A classic cloister consists of a square courtyard encircled by a covered path. The cloister garth was the name given to the center green space (garden). Today, "cloister" usually refers to a section of a monastery or convent wall that encloses a garden.
In monasteries and convents, the cloister was where monks and nuns spent most of their time. In secular buildings, such as castles, colleges, and churches, the cloister is where people go for peace and solitude.
The word "cloister" comes from Latin cloisters, plural of cloisterium which means a covered walk or corridor. This passage way connected one part of the building with another and was used by priests during services. As time passed by, the word became synonymous with any place of refuge or security. For example, prisoners in ancient Roman jails could look forward to being held in a cloistered cell.
Today, the word "cloister" is used to describe any enclosed area set aside for prayer or meditation. The term applies to church cloisters, college quadrangles, town squares, and even individual gardens or patio spaces.
A cloister is the space of a monastery where the main buildings are located, providing a way of contact between them. Cloisters in established medieval practice often followed either a Benedictine or a Cistercian structure. They were used for prayer and work.
Cloisters come in two main forms: an open one and a covered one. In an open cloister the walls are not built up but form an open corridor with rows of columns supporting a roof which may be flat or vaulted. This arrangement allows much more light into the nave and makes it possible to walk from one end to the other without going through a building. Covered cloisters are similar in concept but instead have a roof which covers all or part of the enclosure. This prevents direct sunlight entering the nave but does not expose any work inside to damage by rain or snow.
Open and covered cloisters are found in many different churches and monasteries around the world. However, not all cloisters are equal! Some are better preserved than others and some are more interesting to look at!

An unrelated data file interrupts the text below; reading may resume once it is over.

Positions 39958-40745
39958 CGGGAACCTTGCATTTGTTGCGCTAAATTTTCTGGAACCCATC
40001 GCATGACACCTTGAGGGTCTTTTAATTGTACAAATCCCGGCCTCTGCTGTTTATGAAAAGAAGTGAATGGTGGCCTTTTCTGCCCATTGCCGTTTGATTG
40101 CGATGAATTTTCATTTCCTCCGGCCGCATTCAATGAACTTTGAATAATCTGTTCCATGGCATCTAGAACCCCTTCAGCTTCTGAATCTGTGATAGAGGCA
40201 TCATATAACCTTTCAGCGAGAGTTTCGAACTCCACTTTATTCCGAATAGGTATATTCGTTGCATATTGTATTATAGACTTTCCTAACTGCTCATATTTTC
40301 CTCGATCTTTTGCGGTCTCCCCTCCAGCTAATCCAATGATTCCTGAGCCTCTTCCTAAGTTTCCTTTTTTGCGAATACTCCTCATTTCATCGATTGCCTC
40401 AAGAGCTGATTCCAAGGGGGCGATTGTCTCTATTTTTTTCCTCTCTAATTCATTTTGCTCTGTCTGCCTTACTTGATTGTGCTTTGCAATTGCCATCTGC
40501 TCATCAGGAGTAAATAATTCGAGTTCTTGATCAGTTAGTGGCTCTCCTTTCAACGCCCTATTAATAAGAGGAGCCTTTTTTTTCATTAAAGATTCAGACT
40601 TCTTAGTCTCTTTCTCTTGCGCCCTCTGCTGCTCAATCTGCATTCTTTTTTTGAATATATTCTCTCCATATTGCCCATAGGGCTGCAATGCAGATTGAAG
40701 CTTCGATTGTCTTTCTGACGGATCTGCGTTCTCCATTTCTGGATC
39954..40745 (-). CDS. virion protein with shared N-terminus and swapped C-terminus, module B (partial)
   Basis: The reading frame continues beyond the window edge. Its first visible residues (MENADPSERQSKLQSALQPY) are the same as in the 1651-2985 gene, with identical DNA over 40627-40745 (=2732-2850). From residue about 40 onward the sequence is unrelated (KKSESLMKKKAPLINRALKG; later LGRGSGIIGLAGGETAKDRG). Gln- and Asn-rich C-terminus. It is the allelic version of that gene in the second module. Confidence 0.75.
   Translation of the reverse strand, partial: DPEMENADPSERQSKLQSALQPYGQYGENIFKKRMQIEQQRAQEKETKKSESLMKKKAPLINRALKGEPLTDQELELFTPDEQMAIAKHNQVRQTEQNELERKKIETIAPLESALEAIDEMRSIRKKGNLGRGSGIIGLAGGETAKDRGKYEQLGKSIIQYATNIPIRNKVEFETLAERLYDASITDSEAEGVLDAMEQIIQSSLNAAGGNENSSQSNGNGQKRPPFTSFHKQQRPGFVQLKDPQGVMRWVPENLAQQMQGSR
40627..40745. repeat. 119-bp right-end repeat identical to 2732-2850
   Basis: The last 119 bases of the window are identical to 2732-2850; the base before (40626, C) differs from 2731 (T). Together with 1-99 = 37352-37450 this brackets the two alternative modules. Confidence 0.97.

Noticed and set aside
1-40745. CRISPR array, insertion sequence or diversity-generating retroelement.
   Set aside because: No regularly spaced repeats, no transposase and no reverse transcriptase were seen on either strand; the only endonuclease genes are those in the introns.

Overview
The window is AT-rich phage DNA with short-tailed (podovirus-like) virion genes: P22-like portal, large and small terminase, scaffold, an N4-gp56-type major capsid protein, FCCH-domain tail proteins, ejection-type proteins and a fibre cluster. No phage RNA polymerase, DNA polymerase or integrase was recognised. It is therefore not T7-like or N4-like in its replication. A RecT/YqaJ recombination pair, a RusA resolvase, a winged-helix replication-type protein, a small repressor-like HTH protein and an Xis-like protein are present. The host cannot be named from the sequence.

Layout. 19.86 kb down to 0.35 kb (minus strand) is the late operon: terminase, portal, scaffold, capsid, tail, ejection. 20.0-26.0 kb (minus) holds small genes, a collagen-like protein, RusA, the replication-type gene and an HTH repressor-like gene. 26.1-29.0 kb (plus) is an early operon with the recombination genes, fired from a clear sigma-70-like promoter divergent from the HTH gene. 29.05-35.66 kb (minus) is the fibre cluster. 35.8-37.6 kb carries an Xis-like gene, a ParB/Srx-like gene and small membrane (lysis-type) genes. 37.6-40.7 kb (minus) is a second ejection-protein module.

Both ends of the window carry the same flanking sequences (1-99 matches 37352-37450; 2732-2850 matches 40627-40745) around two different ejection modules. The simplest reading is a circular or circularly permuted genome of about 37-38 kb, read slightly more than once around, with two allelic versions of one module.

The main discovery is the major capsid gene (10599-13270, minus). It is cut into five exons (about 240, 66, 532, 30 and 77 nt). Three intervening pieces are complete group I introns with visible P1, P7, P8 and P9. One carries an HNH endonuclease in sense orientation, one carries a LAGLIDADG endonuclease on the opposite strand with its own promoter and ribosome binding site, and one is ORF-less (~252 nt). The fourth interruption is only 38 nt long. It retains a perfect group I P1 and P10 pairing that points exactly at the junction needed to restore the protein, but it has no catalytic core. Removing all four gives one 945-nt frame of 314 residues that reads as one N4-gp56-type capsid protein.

The cloister of St-Denis abbey in France is one of the most beautiful in Europe and has inspired artists for centuries. It is also very unusual in that it is split down the middle by a wide avenue called the Rue de l'Abbaye.
Because of its central location, the courtyard serves as a general place through which practically every movement between various sections of the house begins, terminates, or passes. As a result, the courtyard aids in the reduction of circulation space within the home. However, this can be compensated for by reducing traffic through other rooms. Also depending on the climate and location of the house, the courtyard may not need to be air-conditioned like other parts of the home.
Courtyards are useful for reducing energy consumption because they can act as natural cooling spaces in hot climates or solar heat gain buffers in cold ones. The quality of sunlight reaching the courtyard varies depending on the time of day and position of the sun relative to the horizon, but even under cloudy conditions it will receive some direct sunlight during at least one hour of the day. This means that the courtyard can function as an alternative source of daylight even when access to other areas of the house is limited. Additionally, rain or snow that collects in the courtyard will not cause flooding or water damage nearby if proper maintenance is performed. Finally, courtyards provide a green area where you can grow vegetables or flowers to add taste and color to your meals or furnishings.
These are just some of the many advantages that come with incorporating a courtyard into an environmentally friendly home design.